My blog has moved!

You should be automatically redirected in 6 seconds. If not, visit
and update your bookmarks.

Friday, October 5, 2007

8 opinions from an ECT expert about 2 major studies on ECT for Depression

On Prof Max Fink discusses the 2 most important articles on continuation therapy after ECT for depression. ECT is very effective in the treatment of depression even if several antidepressants have failed. He discusses a large, government-supported, collaborative study led by the Columbia University Consortium (CUC), patients with unipolar major depression that had failed to respond to multiple trials of medications were treated with ECT to clinical remission and then randomly assigned to one of three continuation treatments: placebo, nortriptyline alone, or the combination of nortriptyline and lithium.

The other important trials is the multi site Consortium for Research in ECT (CORE) collaborative study that used the same populations with the same inclusion and exclusion criteria, evaluations, and time periods as the CUC study. After remission, the patients were randomly assigned to continuation treatment with the same combination of lithium and nortriptyline or with ECT.

The six-month relapse rates for the two treatments were not statistically different from that of the lithium and nortriptyline combination in the CUC study

His conclusions:
1. Efficacy: ECT was effective in both studies. ECT compared favorably with the STAR*D study of patients with nonpsychotic major depression.

2. Psychotic Depression: 95% of the patients who had psychosis and depression remitted compared with 83% of patients who had nonpsychotic depression.

3. Suicide: In the CORE study, 29.5% of the patients expressed suicidal thoughts or reported suicidal acts at baseline. The HAM-D scores for suicidal intent were reduced to zero in 38% of the patients after one week of treatment, in 61% after two weeks, and in 81% at the end of the course. These findings are supported by comparable CUC data.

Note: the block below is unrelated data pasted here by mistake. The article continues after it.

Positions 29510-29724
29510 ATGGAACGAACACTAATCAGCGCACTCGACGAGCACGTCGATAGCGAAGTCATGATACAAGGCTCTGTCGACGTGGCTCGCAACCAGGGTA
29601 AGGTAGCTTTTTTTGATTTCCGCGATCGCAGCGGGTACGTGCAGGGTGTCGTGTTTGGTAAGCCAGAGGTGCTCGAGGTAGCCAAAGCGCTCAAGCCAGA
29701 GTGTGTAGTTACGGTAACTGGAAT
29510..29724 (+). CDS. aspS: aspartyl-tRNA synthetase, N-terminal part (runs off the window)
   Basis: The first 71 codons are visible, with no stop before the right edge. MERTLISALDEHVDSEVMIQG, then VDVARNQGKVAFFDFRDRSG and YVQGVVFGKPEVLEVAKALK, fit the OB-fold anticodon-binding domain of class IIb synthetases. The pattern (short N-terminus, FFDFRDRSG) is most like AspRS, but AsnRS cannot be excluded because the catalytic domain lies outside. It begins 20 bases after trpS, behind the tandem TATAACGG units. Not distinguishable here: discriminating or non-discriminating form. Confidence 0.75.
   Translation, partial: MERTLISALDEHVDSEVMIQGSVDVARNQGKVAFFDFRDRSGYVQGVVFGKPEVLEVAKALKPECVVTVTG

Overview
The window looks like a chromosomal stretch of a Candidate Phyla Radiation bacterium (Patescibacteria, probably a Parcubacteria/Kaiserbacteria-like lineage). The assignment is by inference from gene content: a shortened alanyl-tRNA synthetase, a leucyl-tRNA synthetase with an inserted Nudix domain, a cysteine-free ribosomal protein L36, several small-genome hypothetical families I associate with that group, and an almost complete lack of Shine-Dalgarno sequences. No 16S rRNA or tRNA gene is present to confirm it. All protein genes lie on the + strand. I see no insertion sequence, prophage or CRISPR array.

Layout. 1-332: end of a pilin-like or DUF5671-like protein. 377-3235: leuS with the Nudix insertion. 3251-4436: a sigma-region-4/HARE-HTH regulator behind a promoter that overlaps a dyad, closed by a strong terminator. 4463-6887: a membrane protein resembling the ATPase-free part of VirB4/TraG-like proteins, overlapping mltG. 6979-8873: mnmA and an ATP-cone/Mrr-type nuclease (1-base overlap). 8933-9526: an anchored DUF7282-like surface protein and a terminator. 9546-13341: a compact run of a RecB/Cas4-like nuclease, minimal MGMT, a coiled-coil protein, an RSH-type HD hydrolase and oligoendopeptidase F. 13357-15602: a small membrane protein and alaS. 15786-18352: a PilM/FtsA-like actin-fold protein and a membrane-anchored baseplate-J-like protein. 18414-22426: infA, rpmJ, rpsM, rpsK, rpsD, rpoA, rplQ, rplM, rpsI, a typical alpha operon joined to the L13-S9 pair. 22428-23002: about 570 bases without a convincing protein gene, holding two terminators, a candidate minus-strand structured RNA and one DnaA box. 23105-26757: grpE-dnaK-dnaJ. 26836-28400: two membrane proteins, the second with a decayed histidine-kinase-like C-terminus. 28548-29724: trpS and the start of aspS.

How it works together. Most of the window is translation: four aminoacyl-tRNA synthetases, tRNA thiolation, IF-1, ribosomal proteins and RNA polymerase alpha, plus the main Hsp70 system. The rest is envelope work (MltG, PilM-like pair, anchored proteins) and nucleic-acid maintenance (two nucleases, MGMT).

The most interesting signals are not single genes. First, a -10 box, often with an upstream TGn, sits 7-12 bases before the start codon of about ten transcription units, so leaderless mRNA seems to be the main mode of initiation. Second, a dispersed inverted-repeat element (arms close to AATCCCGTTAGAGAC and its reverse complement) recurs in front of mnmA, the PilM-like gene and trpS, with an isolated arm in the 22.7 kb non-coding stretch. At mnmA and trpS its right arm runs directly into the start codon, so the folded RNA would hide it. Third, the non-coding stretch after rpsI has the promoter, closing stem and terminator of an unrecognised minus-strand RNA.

4. Prior treatment: In the CORE study, the adequacy of prior treatment bore no relation to treatment efficacy, a finding that is confirmed in other studies.

5. Elderly: older patients with depression exhibit better clinical outcomes than younger patients when treated using ECT

6. Relapse rates after successful ECT are reduced by either the combination of lithium and nortriptyline or by continuation ECT.

7. Continuation therapy: the combination of lithium and nortriptyline, both monitored with serum blood levels, is the preferred medication when continuation ECT is not available or is refused.

8. Electrode placement: bilateral electrode placement and half-age dosing estimates, monitored by EEG adequacy, ensures greater efficacy for the first treatment and overall with fewer treatments

Articles used:
1. Sackeim HA, Haskett RF, Mulsant BH, et al. Continuation pharmacotherapy in the prevention of relapse following electroconvulsive therapy: a randomized controlled trial. JAMA. 2001;285:1299-1307.
2. Kellner CH, Knapp RG, Petrides G, et al. Continuation ECT versus pharmacotherapy for relapse prevention in major depression: a multi-site study from CORE. Arch Gen Psychiatry. 2006;63:1337-1344.


Herb said...

Dear Dr. Shock,

In all fairness to various issues, I personally believe in a point / counterpoint discussion and the sharing of all positions and my reason for posting this message.

While I am an advocate for all therapies options (including ECT) affording the mental health patient reasonable safety and the potential to achieve various degrees of wellness there are individuals and groups who are not only opposed to ECT but in fact call for the banning of ECT thereby abrogating in my opinion the rights of the mental health patient to make an informed an un-coerced medical decision in collaboration with one’s physician. These same groups are also denouncing the work of both Drs. Fink and Sackeim.

For informational purposes I would suggest your readers consider perusing the following links to also understand the other point of view which I do not necessarily agree with but one that should be considered:


Dr. Shock said...

That kind of websites are far more famous, attract more visitors and are easier to find than the blog of Dr Shock wit a different approach to the subject.
Thanks for the comparison, I am flattered.
Regards Dr Shock